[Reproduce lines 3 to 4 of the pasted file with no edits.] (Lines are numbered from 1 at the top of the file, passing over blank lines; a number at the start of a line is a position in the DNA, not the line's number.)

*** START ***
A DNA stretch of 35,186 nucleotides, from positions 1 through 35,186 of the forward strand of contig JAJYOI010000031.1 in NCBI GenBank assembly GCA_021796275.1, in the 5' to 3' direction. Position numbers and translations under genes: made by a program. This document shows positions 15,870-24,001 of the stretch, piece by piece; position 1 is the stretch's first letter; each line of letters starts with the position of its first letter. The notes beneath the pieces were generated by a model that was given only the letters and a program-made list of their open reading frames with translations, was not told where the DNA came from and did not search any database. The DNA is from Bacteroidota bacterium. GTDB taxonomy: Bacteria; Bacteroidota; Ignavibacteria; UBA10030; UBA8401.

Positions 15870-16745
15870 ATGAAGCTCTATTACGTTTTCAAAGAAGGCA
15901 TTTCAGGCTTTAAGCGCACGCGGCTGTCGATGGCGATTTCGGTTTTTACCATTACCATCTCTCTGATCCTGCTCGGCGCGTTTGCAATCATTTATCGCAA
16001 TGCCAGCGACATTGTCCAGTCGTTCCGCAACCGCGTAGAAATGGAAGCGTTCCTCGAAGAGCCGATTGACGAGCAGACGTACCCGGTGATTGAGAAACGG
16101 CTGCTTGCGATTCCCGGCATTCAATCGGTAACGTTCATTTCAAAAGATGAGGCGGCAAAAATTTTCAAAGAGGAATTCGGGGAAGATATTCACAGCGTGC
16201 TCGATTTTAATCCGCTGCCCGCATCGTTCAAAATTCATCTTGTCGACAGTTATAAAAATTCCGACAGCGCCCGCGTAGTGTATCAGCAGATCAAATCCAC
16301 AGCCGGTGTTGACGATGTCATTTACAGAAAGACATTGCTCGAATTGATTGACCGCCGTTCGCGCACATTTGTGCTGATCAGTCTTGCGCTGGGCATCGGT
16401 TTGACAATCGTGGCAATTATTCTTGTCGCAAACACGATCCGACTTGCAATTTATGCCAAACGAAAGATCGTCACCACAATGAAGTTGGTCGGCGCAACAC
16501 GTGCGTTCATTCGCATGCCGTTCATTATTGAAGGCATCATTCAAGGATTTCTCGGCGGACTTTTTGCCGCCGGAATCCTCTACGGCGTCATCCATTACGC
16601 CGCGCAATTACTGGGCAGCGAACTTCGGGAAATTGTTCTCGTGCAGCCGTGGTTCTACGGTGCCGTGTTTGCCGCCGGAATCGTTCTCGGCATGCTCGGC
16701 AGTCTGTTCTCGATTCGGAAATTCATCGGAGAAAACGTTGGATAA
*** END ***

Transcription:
15870 ATGAAGCTCTATTACGTTTTCAAAGAAGGCA
15901 TTTCAGGCTTTAAGCGCACGCGGCTGTCGATGGCGATTTCGGTTTTTACCATTACCATCTCTCTGATCCTGCTCGGCGCGTTTGCAATCATTTATCGCAA